The first time Jon and Alene Pettus quarreled it was about crown molding (she was redoing his Boston-area condo). They weathered that spat, going on to marry and begin a now 12-year-old collaboration called Architectural Painting and Renovation. With Jon's background in custom woodwork and Ringling grad Alene's fine art education, the couple creates decorative finishings that transform walls, ceilings and columns in homes and businesses up and down the eastern United States.
It's a profession both are amply prepared for. Alene studied painting in college and worked for a furniture designer. Later, she spent time with a restoration company that worked on churches in New England. John followed in the footsteps of his father, a custom homebuilder in Connecticut, and owned his own kitchen and bath business for six years in Boston. When the two met, they combined their skills and talents, and often commuted to Sarasota for projects before moving here permanently.
Now, with an established roster of high-end clients, Alene spends hours in research (sometimes traveling to Europe to study techniques) and in creating samples for projects, each of which the couple handles personally to keep tight control on quality. They work closely with designers, using fabric and color selections to create sample panels. The Pettuses also mix the paint themselves and leave touch-up kits with their clients.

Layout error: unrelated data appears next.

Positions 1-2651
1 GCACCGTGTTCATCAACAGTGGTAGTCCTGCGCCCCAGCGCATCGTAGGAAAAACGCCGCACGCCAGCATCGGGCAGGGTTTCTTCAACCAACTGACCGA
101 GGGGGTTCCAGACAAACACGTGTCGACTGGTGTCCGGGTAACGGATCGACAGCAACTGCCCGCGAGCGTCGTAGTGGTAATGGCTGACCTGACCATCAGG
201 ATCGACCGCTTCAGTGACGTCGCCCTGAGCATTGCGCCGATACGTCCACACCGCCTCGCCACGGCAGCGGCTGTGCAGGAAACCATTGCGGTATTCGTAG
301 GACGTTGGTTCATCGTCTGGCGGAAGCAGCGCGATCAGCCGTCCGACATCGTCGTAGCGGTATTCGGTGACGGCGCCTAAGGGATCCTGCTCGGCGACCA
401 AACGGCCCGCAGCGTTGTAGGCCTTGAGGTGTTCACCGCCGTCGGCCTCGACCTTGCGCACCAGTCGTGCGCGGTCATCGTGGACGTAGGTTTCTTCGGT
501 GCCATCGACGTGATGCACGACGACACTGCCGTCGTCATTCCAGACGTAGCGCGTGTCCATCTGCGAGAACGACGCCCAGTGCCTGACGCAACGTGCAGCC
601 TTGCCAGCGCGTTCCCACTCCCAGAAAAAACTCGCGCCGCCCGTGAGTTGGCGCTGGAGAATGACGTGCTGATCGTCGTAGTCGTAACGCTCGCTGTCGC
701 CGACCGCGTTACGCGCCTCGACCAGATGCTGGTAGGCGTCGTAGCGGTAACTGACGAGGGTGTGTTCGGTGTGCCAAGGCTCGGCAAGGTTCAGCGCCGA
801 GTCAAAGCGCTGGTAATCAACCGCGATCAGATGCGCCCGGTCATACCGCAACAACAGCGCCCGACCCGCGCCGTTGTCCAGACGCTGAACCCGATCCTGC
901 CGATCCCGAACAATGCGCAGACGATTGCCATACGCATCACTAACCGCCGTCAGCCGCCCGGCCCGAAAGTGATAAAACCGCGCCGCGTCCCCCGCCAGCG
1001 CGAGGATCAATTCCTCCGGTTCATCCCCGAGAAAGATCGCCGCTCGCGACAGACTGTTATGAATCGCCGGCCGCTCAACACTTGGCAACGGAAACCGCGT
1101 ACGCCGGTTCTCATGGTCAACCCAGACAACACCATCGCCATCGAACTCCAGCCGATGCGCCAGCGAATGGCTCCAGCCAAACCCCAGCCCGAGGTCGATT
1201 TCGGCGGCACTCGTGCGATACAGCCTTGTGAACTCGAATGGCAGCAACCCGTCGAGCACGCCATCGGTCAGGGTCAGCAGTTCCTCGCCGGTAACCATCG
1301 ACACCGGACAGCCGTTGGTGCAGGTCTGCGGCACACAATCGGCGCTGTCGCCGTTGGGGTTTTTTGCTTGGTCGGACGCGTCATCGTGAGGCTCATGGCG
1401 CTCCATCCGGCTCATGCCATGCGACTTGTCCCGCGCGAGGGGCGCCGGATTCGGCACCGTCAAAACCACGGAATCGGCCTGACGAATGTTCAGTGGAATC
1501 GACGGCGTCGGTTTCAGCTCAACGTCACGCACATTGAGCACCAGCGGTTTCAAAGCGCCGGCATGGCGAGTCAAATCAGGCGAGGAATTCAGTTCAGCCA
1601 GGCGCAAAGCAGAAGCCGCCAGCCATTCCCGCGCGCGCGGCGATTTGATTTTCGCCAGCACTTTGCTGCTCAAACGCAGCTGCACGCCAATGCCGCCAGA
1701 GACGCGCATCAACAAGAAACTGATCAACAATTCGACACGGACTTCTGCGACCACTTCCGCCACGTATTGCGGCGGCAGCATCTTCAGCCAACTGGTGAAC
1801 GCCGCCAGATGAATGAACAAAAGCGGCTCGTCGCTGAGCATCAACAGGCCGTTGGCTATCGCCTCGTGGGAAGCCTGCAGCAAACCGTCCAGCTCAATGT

Their results go far beyond the sponging and glazing typically associated with faux finishings. In one house, the pair handmade exquisite steamed clay wall and ceiling details with 24-karat gilding to create a neoclassical look. In a foyer with a travertine staircase, Alene created a finish that mimicked the marble on the wainscoting and the back of the stairs; for a wine cellar, she used an uneven, multi-layered approach to produce the texture of a rough stone ceiling.
"Jon calls me Xerox," Alene jokes. "I can match anything."
Not all their finishings are faux. One centuries-old-and increasingly popular-European technique Alene has perfected is Venetian plastering. Layers of plaster are hand-applied with a knife and then polished, waxed or stenciled-even dusted with a feather duster-to give a distressed antique patina or slick modern sheen, depending on the look Alene wants. Jon explains that the technique can still be seen in old European castles. The couple noticed the resurgence of interest in Venetian plastering during a research trip to Europe, and diligently studied until they had mastered the technique to create a variety of looks. Jon often makes boutique furniture and accessories to complete the look of a room, and they work out of one of three studios and offices in which folders and sample boards for each project (they've worked with some clients for years) are arranged in pristine order. Every surface is treated like a piece of art: "Our paintings are 2,400 square feet," Jon jokes.
"I like to do finishes that are backdrops," Alene says. "Every wall is a canvas. It has a composition; yet it's not screaming at you."